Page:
So now we quietly (with respect for those who are hung over) usher in the new year.  For the first month we’ll be assaulted with the knowledge that we all ate too much over the holidays and must want to exercise.  We’ll be slammed with cleaning out, shaping up, eating right, and making huge changes that are anticipated to be abandoned by the third week of the month so we can be sold an excess of Valentine’s Day chocolate.  For how else beyond excessive caloric intake could we possibly celebrate a holiday? Well…okay, fine, there’s also the roses and jewelry thing but aside from that.

Similarly to the start of the new school year, which is a major restart affecting us each September whether we’re in school or not, New Years is a nice–if arbitrary-time to make plans.  It’s accepted that change will come after December 31.

Last year for me was a year of Up.  And things went pretty well with that, though I can’t say I kept those ideas in the front of my mind at all times.

This year I find myself a little less planned.

General goals for the year:

  • Write more. I love writing. I am healthiest and happiest when I am writing a lot.
  • Self-organize. A lot of this is moving residual but I’m a rather cluttered disaster right now.  So I need to continue to use up, clean out, be realistic, and allow myself to get rid of things.
  • Spend time with people I care about. I’m back in a major city with two airports.  I’m centrally located which means it’s a couple of hours to get to just about everyone.  Plane ticket prices aren’t going down, the TSA will always be weird*, and the Blonde’s baby is only going to get bigger.  (And friends and family who are reading this? Those airplanes fly both ways.)
  • Do more than make the to-do list.

Over on Hedgehog Knitting I made a very specific and slightly rash goal. Last year I knit 13 km of yarn, or slightly more than 8 miles.  That’s what I tracked. It’s not all that I knit but it’s 90% of it.  So this year I set the bar at 20K–or around 12 miles.  And I want most of that to be the yarn I have stashed around Chez Hedgehog.  If I’m successful, and there’s no reason I shouldn’t be, it would make a huge dent in how many things you open around here and find yarn.  It might mean a few more people get knitted gifts next Christmas even….who knows?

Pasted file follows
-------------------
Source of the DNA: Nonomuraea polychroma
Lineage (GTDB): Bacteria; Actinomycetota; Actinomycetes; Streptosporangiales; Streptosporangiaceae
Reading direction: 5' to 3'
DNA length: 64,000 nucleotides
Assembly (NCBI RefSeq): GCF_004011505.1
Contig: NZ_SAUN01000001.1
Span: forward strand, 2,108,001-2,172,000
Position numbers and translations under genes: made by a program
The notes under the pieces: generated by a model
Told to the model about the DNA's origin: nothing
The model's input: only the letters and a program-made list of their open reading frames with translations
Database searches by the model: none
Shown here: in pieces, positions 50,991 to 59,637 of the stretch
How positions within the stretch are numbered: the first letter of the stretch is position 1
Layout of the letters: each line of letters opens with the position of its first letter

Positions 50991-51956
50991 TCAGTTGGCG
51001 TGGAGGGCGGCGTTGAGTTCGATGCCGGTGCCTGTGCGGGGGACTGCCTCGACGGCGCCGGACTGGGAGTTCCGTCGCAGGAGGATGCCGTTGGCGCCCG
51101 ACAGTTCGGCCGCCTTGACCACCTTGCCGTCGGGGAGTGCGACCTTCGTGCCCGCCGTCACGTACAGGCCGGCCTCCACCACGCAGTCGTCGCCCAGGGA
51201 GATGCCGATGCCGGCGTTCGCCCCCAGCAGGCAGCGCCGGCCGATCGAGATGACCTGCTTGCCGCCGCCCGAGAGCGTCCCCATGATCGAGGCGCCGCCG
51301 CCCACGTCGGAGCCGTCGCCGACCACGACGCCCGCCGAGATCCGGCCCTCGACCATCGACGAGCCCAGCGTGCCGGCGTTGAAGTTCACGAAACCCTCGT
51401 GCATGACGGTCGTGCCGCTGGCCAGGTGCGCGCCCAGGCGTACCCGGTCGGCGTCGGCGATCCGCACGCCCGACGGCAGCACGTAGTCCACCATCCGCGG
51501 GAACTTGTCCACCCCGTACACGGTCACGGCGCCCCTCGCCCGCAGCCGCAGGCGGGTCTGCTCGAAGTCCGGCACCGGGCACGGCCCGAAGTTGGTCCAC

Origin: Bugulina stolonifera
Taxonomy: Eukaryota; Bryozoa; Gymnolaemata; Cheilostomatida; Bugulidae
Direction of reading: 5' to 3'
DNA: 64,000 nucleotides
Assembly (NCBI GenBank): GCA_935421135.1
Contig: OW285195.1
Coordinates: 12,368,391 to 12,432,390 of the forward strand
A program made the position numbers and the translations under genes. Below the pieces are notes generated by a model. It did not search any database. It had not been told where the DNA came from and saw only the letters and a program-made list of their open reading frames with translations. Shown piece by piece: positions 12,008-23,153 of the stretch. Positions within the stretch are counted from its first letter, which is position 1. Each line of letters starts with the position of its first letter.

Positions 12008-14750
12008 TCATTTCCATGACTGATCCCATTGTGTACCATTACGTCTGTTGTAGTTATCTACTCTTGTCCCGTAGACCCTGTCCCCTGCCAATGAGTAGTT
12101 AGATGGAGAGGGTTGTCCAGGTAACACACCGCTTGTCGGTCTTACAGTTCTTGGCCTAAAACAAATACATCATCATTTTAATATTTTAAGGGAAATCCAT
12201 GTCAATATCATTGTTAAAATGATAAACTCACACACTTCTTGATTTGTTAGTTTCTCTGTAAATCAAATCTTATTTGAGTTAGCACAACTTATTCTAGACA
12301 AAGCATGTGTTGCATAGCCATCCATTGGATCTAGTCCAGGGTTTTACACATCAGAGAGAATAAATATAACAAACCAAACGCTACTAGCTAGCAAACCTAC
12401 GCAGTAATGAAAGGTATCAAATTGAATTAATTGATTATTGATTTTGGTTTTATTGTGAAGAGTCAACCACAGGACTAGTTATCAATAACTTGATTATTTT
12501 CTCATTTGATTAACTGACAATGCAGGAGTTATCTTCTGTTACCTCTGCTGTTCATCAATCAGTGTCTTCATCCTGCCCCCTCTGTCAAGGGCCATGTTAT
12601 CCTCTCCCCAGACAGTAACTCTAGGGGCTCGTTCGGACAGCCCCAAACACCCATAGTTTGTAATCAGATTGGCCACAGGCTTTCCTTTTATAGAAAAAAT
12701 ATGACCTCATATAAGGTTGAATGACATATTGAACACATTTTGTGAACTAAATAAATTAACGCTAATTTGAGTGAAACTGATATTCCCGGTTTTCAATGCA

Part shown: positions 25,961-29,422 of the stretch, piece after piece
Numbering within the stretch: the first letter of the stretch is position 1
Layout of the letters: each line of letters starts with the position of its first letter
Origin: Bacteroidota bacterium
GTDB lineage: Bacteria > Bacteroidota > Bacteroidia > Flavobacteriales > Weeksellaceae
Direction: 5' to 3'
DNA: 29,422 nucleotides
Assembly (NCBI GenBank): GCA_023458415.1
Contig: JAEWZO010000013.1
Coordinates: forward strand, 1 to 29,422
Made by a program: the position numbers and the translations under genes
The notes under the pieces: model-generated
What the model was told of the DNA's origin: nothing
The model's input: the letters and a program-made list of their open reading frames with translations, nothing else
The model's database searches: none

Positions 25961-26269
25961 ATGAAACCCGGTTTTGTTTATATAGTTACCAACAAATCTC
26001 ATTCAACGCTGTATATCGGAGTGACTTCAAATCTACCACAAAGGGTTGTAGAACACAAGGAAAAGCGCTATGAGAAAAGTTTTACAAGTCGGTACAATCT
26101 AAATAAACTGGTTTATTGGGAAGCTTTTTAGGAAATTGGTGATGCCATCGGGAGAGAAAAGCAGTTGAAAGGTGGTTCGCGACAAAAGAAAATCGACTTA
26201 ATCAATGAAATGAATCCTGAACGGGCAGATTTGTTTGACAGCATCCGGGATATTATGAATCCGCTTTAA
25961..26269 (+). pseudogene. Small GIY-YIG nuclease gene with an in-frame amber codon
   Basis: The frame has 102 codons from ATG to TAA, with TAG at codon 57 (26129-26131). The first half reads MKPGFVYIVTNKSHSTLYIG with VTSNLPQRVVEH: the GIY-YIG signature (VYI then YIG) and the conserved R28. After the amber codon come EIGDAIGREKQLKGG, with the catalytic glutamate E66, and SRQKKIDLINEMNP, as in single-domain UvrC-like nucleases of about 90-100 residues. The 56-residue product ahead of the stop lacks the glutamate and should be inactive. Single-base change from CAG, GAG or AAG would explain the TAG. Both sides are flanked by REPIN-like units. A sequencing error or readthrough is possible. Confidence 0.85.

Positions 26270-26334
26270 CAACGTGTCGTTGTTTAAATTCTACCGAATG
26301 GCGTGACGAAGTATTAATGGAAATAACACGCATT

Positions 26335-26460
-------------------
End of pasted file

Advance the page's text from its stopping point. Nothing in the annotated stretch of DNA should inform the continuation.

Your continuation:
But as for now I will begin as I mean to go on. I’m going to go write out a quick–short–to do list and get all of those things done.
Happy 2011.

*I’ve traveled internationally since I was 15. I’ve been full body searched in several European airports. More than anything, I just feel for the poor women having to do it.  Am I looking forward to full body search/back scatter? No. Do I think it really seems to help? No.  Am I going to stop flying? No.

Gypsy’s Birthday…

A year ago, when I brought Gypsy home, I decided upon her adoption date of December 10 as her official birthday. She’s three and has fluffed out into a fully mature 8 lb cat.

It’s been a fun first year. Gypsy is very social, strongly prefers women to men, is described as a busy cat (read–nosy), and is much better at snuggling and chatting than the house plants. She’s a decent car passenger, an early riser,  a big fan of ham and Cheetos, and a bit of a klutz.  She’s firmly convinced that she can jump higher than she’s actually able to and this is pretty entertaining and occasionally frustrating as she knocks things down.

Here’s a picture taken right after she arrived at Chez Hedgehog.

Gypsy3

Hanging out on the balcony–she obviously misses going outside here but with the cold, her skittish nature and the large dogs next door it’s not really an option. Hoping to make use of a harness next summer.
Where's My Pina Colada

Once I lay something out to block, she considers it her property–though she’s surprisingly good about not bothering my knitting/yarn other than to lay on it.
With cat for scale

And stealing the shot…
A Feline Wrap

Happy Birthday Gypsy! Tuna for supper tonight : )

(This entry cross posted at Hedgehog Knitting)